J.J. CAM LIVE at Sea World of California here on the Animal InformationDatabase! You can also view the J.J.Movies !
(May 8, 1997)After four months spent in the company of her humancaretakers at Sea World of California, J.J. will soon learn about her ownkind. Beginning at the end of May, recorded gray whale sounds will be playedfor the baby gray whale several hours each day as an added enrichment toher 1.7-million-gallon environment. J.J., who beached off Marina del Reyearly this year, will be part of this unique experiment to determine ifa playback of whale sounds can increase her repertoire. According to researcherDr. Ann Bowles of the Hubbs-Sea World Research Institute, recordings ofJ.J.'s vocalizations reveal some holes in her vocabulary. "J.J. hasthe calls and the clicks and gray whale-type sounds, but there are somethings missing. Her calls are not as varied as we expected," saidBowles. The National Marine Fisheries Service authorized Sea World to tapeJ.J.ās vocalizations when she was first brought to the marine lifepark. Recordings of gray whales in feeding grounds off the Alaska coasthave been collected, as well as recordings of large groups of grays movingdown the migration path. These will be played for J.J., and changes inher repertoire will be monitored. The experiment will commence within thenext few weeks, according to Bowles. The baby gray whale has also startedto sample solid foods, and will eventually learn to feed entirely on herown. The park's animal care specialists agree that her ability to learnto eat on her own is key to her survival after reintroduction to the ocean.
"J.J. is less than 5 months old. We are starting to offer her squidby hand, to see if she takes it," said Curator of Mammals Tom Goff.While most whale calves wean at 6 to 7 months, J.J. is given squid severaltimes each day, in addition to her formula. Like most babies her age, J.J.'sinterest in solid food waxes and wanes, but her enthusiasm for formulacontinues to grow right along with her girth. Currently drinking nearly30 gallons of formula each day, J.J. weighs in at 5,600 pounds and measures20.5 feet long. When brought to Sea World January 11 after being rescuedfrom a Southern California beach, she weighed 1,670 pounds. She gains anaverage of 1.2 pounds per hour. This rapid growth rate parallels that ofgray whale calves in the wild. Guests observing J.J.'s lazy dips and rollspast the viewing gallery of her pool frequently ask who will teach thebaby whale to feed, with no mother or companion whale to imitate. "Weknow many baby animals rely on instinct for this type of thing," saidGoff. "They experiment, explore and put everything in their mouths.She has scooped up pieces of kelp and squid from the bottom of the pool."As the largest animal ever accepted into Sea Worldās Beached AnimalRescue & Rehabilitation program, J.J. continues to command internationalattention and support. Preliminary plans call for her to be reintroducedto the wild in early 1998.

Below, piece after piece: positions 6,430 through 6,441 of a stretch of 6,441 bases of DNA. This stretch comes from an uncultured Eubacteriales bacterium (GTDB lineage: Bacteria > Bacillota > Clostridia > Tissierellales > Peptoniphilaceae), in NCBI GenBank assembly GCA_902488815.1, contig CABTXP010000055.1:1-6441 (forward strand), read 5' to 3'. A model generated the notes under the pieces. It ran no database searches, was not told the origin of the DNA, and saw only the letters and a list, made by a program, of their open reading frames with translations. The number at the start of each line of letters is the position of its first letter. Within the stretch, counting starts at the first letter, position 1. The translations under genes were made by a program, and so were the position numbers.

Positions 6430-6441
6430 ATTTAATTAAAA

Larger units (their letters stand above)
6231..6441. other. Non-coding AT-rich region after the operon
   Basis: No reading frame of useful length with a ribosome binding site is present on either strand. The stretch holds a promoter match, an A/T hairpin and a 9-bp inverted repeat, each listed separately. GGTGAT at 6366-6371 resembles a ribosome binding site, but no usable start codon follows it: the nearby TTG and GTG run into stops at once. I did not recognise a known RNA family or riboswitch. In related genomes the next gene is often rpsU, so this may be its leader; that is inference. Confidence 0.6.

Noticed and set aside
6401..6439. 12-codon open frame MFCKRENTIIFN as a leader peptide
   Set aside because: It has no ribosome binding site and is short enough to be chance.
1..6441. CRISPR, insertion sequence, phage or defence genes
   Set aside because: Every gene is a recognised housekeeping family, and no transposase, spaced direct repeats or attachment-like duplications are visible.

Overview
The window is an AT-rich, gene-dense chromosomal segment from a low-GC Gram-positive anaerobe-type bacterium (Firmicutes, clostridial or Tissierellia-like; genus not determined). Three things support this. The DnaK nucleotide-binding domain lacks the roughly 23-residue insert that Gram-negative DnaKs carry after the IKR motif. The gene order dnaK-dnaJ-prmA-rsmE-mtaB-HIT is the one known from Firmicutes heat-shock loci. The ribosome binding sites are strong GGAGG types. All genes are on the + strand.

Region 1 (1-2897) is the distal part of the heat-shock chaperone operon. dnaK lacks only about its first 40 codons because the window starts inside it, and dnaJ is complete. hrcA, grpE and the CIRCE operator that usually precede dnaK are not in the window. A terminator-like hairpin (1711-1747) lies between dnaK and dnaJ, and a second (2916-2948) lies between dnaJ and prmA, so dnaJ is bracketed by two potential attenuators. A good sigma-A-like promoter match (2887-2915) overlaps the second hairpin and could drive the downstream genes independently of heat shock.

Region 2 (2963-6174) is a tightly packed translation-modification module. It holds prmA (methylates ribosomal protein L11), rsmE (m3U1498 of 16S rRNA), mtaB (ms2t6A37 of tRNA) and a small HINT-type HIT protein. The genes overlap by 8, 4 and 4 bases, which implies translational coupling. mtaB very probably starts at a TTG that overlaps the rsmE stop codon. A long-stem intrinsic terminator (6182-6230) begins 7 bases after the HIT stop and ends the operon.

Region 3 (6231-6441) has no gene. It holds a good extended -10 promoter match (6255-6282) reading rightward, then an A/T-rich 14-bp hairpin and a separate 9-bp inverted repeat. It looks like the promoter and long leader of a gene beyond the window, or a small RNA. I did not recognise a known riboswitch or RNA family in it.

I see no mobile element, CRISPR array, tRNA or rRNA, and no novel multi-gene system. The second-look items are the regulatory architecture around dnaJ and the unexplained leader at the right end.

Taking a Dip - 5/7/97
J.J.'sThree Month Update - 4/18/97
J.J.Continues To Thrive at Sea World - 3/11/97
J.J.Moves to Shamu Backstage Viewing Area - 2/20/97
OneMonth at Sea World Marks Weight Gain for J.J. - 2/11/97
GrayWhale Formula Preparation on View - 1/29/97
SeaWorld Creates Nursing Device - 1/27/97
Update- 1/20/97 at 3:00 p.m. EST
GrayWhale Gains Extra Pounds and A Name - 1/20/97
FifthDay Finds Gray Whale Calf Continuing to Improve - 1/16/97
NewbornGray Whale At Sea World Continues To Show Improvement - 1/13/97
FirstNight at Sea World - 1/12/97
Moreinformation about gray whales
Moreinformation about the Animal Rescue and Rehabilitation Program
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